Cooking My Way Toward Confidence

I’m not much of a cook. I’ll get that out of the way first and foremost. You’ll never catch me humblebragging about my culinary adventures, and my best recipes come from Google. I’m far better at googling than I will ever be at cooking. In fact, part of the reason I fell so immediately, intensely in love with my better half was that the man could cook, and I was in desperate need of a healthier relationship with food. Fiercely independent as I was, I was ready to let someone feed me, and he did so with relish.

I have a tower of excuses for my abysmal cooking abilities. I don’t have the time (I often do), or the spoons (I sometimes do), or the know-how (which I could probably learn if I applied myself, let’s be honest).
The real story is a lot less sympathetic. Simply put, cooking is scary for a blind person who lacks confidence during hands-on tasks, and I’m one of them. I’ll write you a set of speaking notes in less than an hour, for an event I’ve never heard of, on a topic I know nothing about. That’s juuust fine. But please don’t ask me to do anything with my hands other than write, play the piano, and carry your stuff.

“But Meagan,” you insist, “surely you’re overthinking this! It’s not that complicated.” (You’re right. Congratulations.) Special training is not strictly necessary, and the majority of blind cooks I know are at least partially self-taught. It’s tricky, but it’s not arcane.

And yet, the chronic diffidence persists, and it didn’t originate with me. For as long as I can remember, sighted people have been all too happy to enumerate the disasters that might befall me. Knives can’t wait to chop off those precious fingers that help me read and use my cane. Boiling hot liquids are just waiting to terrorize me with much spattering and spilling. Grease fires lurk around every corner, poised to consume unsuspecting paper towels. Measuring is messy. Preparing dishes without visual input is imprecise. Whatever I make probably won’t be perfect. (The horror!)

And so, being someone who fears messes almost as acutely as I fear failure, I stayed out of the kitchen unless compelled to do otherwise. The years I lived alone meant I subsisted on an insipid rotation of frozen dinners, canned soup, and snack foods that lacked nutritional value but quieted my hunger. Every now and again, when I wasn’t busy studying or writing papers in a feverish haze, I’d throw together a salad or heap a random assemblage of ingredients in my slow cooker and hope for the best. My standards were low and I was frequently too ill to eat at all, so this worked for me … for a while.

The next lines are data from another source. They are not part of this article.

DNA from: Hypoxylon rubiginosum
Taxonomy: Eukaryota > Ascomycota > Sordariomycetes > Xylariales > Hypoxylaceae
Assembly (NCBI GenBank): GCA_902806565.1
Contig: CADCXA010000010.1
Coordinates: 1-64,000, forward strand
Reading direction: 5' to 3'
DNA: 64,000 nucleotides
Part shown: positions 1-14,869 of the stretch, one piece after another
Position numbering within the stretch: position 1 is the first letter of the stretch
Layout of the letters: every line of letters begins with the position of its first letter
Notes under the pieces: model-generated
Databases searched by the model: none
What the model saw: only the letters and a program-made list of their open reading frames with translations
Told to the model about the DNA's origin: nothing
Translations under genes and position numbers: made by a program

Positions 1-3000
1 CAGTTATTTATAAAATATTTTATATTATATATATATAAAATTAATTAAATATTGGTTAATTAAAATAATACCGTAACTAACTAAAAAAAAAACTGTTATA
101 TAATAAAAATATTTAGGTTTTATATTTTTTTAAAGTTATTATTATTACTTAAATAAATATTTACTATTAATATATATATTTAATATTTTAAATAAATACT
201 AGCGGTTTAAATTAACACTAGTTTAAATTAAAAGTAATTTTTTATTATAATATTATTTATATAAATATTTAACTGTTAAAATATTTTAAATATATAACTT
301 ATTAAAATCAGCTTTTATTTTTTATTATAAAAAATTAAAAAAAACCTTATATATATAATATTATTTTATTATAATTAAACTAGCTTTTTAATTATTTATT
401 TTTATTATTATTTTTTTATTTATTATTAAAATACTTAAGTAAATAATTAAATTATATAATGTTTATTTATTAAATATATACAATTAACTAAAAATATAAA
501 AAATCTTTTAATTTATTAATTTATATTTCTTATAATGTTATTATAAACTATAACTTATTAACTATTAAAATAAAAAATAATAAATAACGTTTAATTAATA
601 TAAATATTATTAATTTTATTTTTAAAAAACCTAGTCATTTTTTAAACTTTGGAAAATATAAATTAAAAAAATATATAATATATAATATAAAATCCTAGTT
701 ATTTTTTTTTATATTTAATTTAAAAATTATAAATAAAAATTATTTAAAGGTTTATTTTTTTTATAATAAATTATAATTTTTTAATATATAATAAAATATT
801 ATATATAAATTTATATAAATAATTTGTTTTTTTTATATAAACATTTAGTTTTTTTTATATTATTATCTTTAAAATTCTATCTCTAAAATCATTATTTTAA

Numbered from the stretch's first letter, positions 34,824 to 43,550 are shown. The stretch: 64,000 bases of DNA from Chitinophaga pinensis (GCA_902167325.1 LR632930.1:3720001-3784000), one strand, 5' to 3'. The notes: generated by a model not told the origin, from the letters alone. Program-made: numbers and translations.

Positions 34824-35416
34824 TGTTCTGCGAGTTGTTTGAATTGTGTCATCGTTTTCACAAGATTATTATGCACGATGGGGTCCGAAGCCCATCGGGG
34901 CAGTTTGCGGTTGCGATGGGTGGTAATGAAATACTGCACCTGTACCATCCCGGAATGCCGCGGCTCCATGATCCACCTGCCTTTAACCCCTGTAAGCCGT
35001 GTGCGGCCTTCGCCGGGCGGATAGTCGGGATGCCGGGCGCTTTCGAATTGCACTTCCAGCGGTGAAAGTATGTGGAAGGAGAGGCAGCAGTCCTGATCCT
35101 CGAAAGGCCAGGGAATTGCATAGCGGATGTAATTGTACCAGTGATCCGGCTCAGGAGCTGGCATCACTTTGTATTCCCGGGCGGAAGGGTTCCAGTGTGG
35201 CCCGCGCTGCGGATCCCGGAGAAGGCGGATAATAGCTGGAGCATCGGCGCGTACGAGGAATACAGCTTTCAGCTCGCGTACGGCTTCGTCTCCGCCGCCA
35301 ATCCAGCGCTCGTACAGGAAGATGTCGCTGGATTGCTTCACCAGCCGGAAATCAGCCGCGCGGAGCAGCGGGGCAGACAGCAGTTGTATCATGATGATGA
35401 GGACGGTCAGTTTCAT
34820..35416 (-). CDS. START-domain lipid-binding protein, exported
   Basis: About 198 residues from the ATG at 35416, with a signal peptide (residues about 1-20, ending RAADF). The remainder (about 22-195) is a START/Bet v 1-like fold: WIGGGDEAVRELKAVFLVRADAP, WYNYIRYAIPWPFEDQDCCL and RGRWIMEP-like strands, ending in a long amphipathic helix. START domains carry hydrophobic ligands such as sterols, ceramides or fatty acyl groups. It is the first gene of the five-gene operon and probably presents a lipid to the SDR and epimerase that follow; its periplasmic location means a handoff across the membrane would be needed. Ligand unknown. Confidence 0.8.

Once I started working full time and transitioning to “real” adulting, I began longing for more in nearly every facet of my life. I wanted to travel more, socialize more, and acquire the grownup skills I thought I ought to have picked up years ago. My student days were marked by severe migraines and appetite-killing pain, and I was mostly too ill to notice I was living a small, sad existence. Now that I was blossoming, really learning to thrive, I felt I should take the act of cooking more seriously—for my health, if for no other reason. And there they were, my faithful, time-worn excuses.

But this time, there was a new element: my afore-mentioned better half. He didn’t have a lot of time or energy, either, but when he did, he’d prepare delicious meals for me and, eventually, for our friends. Nothing made me prouder than a group of my loved ones sitting at our kitchen table, exclaiming over his prodigious talent. There was immense satisfaction in the act of nurturing people, of bringing them together through the medium of food. An ongoing source of suffering in my life has been the perception that I have nothing to offer. No one needs me, I can’t be counted upon, and I will never make others feel cared and provided for in the ways so many have done for me. It’s a common and heartbreaking reality of disability, which very few of us escape entirely.

But bearing witness to the magic my partner could call forth by simply whipping up a meal and inviting people to our table made me question those long-held assumptions about myself. Perhaps I really was capable of nourishing others as they had so often nourished me. Watching him at work filled me with such an expansive, buzzy feeling of well-being that I decided it was time for me to be brave and turn these one-man meals into a team effort. I wanted to do more than stand on the sidelines of his generosity—a generosity I shared but couldn’t easily express. I wanted to help make it happen.

I’m still a bad cook. (What’s that? You thought this would be a story of radical transformation? Triumph over adversity? Sorry, wrong blog.) I’m not sure that will change, though experience will help me hide it better. What I do have is patience, inspiration, and determination to improve. I also have a partner who appreciates every contribution I make, whether it’s researching recipes or taking care of the food prep he finds unendurably dull. He knows I have a long way to go before I’m satisfied with my skill level, but he is happy to celebrate the baby steps between where I am now and where I want to be. The pure, unbridled joy he takes in those baby steps gives me the space and freedom to celebrate them, too.